What could drive almost a thousand people to take their own lives at the same time as allowing the same thing to happen to their children? Religious fanaticism and total devotion to a person capable of placating all of them may be plausible explanations, but when faced with the dramatic dimensions of the event, they are hard to understand. The huge tragedy of the Jonestown mass suicide, which took place in Guyana in 1978, still presents many obscure points, including those relating to the person who was the author and perpetrator of it all, the sadly known Jim Jones. The half-eyed face you see on the cover of Dronestown belongs to the man who, in the collective imagination, will always be associated with one of the greatest massacres of civilians that the Western world remembers, apart from the attacks. Shadow Of The Torturer, in all this, do not judge or comment, but rather pose as a formidable vehicle capable of transmitting to our ears the horror and terror that, probably, even the most fanatical and devoted of Jones’ followers, must have experienced in those dramatic moments. The Seattle trio have produced one of the most annihilating works of the last few years: their sludge doom, slowed down to a crawl, first prepares the ground with the already formidable eighteen minutes of Indianapolis / Ukiah (which recalls the beginnings of the church founded by Jones), but it is with We Are A Righteous People / Guyana that they push the limits of psychic tolerance. More than twenty minutes taken from the original recordings of those dramatic moments are accompanied by dilated riffs, which prove to be the perfect soundtrack, capable of amplifying to excess the dismay that the listener feels when hearing the discussions among the followers, the rambling arguments of Jones, but especially the cries of children, the real victims in every age and every latitude of religion, the only virus that humanity should really fear. Listening to Dronestown goes beyond the perception of a musical work, it is an experience that leaves one shaken, tried, helpless in the face of the enormity of what is happening in that remote piece of equatorial forest. Maybe someone has tried to do something similar in the past, frankly I don’t know, but in any case, Shadow Of The Torturer‘s is the only possible accompaniment for sounds that are not just a series of sampled voices from a horror movie, but the testimony of an absolutely real fact. Doom usually deals with topics that always have to do with death, but since it mostly refers to psychic disorders or events that lend themselves to a metaphorical interpretation, it ends up having an almost cathartic effect and the evocation of sadness and despair, at the end of the listening, leaves the senses muffled just long enough for life to resume its swinging course. With Dronestown it’s damn different, here the pain is tangible, almost physical, and it’s not enough to turn off the player to shake off the weight of what you’ve heard up to that moment; this album is, in the end, a masterpiece of which, to grasp its real essence, you must be willing to suffer almost with stoicism the wall of suffering that is thrown on us. For those who are not afraid to immerse themselves in the terrifying world of Shadow Of The Torturer, this version published by Memento Mori contains as a bonus track the song Afterlife / Cities Of The Damned, originally released on the occasion of the split with Ghost Of Wem, and able to demonstrate even to the most skeptical that the trio from Seattle has the gift of being able to compose a sludge doom really devastating even without being necessarily associated with events, such as the massacre of Jonestown, capable of amplifying the emotional impact.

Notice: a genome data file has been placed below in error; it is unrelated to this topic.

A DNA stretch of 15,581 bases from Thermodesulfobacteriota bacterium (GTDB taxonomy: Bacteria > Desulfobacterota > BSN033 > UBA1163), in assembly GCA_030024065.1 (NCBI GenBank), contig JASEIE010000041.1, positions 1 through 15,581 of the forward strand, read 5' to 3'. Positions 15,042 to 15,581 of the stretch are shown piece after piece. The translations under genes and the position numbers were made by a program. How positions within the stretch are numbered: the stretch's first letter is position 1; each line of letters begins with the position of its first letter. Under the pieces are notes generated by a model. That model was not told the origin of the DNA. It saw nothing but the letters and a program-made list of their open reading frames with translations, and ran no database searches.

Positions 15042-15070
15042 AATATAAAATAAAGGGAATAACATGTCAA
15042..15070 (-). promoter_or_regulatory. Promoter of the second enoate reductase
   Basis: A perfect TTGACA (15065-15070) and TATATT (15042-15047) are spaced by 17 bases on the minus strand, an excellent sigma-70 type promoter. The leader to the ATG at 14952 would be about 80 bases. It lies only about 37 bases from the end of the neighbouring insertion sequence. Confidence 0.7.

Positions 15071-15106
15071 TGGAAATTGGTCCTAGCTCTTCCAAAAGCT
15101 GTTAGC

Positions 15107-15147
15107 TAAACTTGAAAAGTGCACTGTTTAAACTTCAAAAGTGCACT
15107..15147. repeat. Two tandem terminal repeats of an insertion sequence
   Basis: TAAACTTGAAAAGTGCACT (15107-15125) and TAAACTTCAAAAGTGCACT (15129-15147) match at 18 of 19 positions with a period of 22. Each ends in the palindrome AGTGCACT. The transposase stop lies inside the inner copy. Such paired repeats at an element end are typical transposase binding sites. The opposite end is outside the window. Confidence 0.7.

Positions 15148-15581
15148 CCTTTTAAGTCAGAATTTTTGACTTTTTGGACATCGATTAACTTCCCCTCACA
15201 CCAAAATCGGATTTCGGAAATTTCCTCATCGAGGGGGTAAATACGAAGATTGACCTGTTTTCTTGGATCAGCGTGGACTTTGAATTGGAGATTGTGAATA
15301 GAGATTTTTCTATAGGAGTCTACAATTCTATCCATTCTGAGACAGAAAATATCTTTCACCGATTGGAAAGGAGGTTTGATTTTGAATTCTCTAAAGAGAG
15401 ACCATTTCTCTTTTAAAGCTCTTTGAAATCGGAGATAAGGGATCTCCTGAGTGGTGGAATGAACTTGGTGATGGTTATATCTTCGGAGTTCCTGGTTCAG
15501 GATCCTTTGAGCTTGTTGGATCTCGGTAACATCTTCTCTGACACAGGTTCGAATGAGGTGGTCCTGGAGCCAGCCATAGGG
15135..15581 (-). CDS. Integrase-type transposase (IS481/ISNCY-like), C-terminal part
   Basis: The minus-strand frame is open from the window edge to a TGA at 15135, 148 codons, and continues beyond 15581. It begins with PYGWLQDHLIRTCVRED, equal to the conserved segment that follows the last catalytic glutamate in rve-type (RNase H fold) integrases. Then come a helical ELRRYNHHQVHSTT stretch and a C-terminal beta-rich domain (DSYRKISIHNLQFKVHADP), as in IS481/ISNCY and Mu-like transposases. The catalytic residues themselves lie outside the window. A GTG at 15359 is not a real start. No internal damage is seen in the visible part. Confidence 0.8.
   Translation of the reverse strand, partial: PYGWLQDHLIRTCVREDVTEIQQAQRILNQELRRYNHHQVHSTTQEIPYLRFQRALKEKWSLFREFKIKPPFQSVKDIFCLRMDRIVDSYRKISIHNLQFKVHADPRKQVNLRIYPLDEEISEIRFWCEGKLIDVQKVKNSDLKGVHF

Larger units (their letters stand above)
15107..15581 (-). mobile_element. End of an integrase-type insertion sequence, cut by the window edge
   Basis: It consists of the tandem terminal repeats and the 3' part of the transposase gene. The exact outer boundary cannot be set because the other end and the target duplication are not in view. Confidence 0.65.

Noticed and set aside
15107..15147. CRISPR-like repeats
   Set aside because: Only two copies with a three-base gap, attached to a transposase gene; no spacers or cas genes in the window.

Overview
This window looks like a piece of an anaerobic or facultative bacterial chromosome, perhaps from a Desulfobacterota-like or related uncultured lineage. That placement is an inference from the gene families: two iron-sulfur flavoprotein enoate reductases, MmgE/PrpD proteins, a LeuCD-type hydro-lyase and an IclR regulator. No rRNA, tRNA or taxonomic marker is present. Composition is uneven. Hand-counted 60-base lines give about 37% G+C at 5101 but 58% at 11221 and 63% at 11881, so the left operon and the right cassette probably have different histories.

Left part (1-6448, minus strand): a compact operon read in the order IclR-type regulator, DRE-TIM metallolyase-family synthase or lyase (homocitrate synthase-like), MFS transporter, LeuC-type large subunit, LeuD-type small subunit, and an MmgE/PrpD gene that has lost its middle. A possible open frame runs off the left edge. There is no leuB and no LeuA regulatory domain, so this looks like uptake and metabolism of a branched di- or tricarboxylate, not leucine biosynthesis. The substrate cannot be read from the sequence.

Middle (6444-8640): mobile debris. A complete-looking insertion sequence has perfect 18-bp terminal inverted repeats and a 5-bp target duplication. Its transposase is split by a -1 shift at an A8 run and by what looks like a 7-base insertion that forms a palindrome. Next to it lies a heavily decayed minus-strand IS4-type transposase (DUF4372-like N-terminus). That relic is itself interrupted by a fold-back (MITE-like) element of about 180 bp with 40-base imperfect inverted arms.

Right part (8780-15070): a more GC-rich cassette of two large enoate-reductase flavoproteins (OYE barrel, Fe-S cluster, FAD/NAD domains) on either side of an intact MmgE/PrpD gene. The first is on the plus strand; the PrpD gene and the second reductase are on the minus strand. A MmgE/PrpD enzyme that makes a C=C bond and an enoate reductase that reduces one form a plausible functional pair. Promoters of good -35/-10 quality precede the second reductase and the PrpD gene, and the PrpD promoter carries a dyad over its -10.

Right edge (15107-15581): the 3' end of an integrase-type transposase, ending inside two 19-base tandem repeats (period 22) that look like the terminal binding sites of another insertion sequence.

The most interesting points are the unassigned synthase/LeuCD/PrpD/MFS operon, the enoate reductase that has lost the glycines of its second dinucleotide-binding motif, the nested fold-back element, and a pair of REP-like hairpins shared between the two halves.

2013 – Blind Date Records